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How To Store A Bike Lock While Riding

How To Store A Bike Lock While Riding

Introduction- Storing Your Bike Locks

As a responsible bicycle owner in this day and age, there are a few accessories you need to keep in mind to maintain your ride. While most people’s first consideration might be what type of bike pump to buy in case you get a flat tire, yet your choice of bike lock is nearly as important if not more so.

Although bike locks ultimately protect your bike from being taken away without your permission when it’s parked outdoors, the heavy locks can be cumbersome to carry around while riding. Storing them can be a hassle if you are unprepared but this guide will fill you in on exactly where to put your bike lock when you go for a bike ride.

Common Types of Bike Locks

There are several types of bike locks available, but the best one for you depends on the model of your bike. The three main types of bike locks are chain locks, cable locks, and D-locks. In some countries, such as the UK, bike locks are rated based on how long it takes to break them open. There are three possible ratings a bike lock can receive; either bronze, silver, or gold.

Here’s a useful video about the various types of bike locks you could get (Credit to Zach Gallardo):

Obviously, you want to aim for a bike lock with a gold rating or the highest rating available in your city. It will offer you the most protection against bike theft, but choosing the type of lock you require might prove more difficult since each comes with distinct advantages and disadvantages.

For instance, chain locks are the old-school variety, made of heavy-duty shackles of metal looped together in a chain. The best thing about chain locks is that they are just as tough as they look and can act as a visual deterrent that might cause some thieves to think twice about attempting to steal your sweet ride. Their forms are also very malleable, meaning they can fit around any bike frame, no matter the size, yet they’re some of the heaviest bike locks you can buy.

Cable locks, on the other hand, are more new-school, often being combined with combination locks that don’t take being a genius to crack. While cable locks are some of the most lightweight versions currently sold, those with combination locks are not as secure as those with key locks. Neither are the cables comprising a cable lock more secure than the solid shackles of a chain lock, which could tempt thieves into trying to get away with your bike.

Thankfully, cable locks’ pliable forms are versatile enough to use with any bike frame, and their light weight might be a saving grace for those who want bike protection without the ball and chain. We’d recommend the use of cable locks for those who want to lock up their bikes in low-crime areas since, to some career criminals, they can be as easy to break into as they are to carry around.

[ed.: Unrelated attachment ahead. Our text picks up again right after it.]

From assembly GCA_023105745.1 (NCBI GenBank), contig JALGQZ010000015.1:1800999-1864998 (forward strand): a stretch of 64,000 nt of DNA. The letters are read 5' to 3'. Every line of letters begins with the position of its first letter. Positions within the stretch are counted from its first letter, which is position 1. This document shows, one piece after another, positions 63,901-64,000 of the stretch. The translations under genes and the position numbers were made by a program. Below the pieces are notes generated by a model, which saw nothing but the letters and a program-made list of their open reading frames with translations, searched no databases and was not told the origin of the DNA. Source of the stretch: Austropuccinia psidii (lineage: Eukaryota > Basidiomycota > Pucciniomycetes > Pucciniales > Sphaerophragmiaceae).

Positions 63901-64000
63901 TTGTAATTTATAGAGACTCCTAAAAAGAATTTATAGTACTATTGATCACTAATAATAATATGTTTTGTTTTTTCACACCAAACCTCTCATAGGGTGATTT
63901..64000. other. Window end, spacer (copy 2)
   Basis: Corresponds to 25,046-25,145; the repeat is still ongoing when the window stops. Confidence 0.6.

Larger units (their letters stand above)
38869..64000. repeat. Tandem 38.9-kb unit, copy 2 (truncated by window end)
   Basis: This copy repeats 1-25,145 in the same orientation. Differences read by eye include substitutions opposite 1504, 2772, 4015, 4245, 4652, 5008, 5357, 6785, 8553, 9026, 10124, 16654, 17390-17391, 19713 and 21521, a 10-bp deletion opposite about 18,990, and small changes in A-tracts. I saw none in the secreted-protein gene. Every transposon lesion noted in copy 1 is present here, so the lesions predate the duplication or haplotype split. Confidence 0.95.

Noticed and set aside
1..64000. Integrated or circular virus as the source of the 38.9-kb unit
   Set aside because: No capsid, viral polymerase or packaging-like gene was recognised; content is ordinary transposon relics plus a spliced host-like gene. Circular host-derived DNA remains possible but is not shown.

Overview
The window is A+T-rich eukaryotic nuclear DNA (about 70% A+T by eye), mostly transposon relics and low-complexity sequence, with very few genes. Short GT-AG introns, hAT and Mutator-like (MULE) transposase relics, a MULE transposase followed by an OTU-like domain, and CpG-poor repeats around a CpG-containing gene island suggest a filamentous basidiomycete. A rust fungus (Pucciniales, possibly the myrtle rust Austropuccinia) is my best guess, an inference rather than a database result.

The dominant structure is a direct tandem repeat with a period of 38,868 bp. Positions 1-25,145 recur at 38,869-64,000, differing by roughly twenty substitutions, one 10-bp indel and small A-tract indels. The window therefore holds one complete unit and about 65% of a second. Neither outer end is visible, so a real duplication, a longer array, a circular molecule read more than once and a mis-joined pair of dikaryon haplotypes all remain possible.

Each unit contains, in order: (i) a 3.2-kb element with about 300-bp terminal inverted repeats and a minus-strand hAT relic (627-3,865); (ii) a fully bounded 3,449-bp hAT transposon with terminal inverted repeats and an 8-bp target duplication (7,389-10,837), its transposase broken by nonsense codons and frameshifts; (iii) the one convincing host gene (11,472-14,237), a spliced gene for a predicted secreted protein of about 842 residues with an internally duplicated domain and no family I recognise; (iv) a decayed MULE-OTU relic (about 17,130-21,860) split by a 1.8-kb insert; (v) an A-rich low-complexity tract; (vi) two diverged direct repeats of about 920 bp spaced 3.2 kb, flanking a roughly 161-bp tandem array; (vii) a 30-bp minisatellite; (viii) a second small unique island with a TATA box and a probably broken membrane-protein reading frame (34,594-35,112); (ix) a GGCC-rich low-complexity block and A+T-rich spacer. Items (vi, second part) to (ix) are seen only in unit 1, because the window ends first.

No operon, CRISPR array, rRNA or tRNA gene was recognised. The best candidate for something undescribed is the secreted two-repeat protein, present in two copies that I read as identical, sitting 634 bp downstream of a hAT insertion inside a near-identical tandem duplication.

D-locks (also known as U-locks) are generally a happy medium between chain locks and cable locks, offering a handful of benefits from the best of both worlds while still having its specific drawbacks. Whereas cable locks sacrifice their security for less weight and chain locks are heavy, D-locks provide better protection than the former without bogging you down like the latter.

These “D-shaped” locks are made up of a solid metal shackle connected to a “U-shaped” crossbar which both loop and then lock around your bike frame. They’re not too heavy to tote around and are built tough, acting as effective deterrents against thievery.

However, even though D-locks might seem like clear winners in this category, they are often the most difficult bike locks to carry around as their components aren’t nearly as adjustable as those of chain and cable locks. They are also harder to fit on certain frames.

Some D-locks do thankfully come accompanied with cable locks so you can change between their features as required but, again, you could risk giving up safety for convenience.

How to Store a Bike Lock While Riding

Regardless of what type of bike lock you own, there are many places you can store your bike lock.

For example, if you have a chain lock or cable lock, while riding you can:

  • Use a backpack
  • Keep the lock secured around your waist
  • Pre-install a bike lock mount to keep it attached to the bike
  • Pre-install a basket for your bike

Alternatively, those with D-locks can store them:

No matter where you’re biking to, you shouldn’t have to worry about where to store your bike lock while you’re riding.

With some forethought, you could always leave it locked at your destination to come back for it later, too. Just never loop them around your neck or anywhere they could collide with your bike’s tires!

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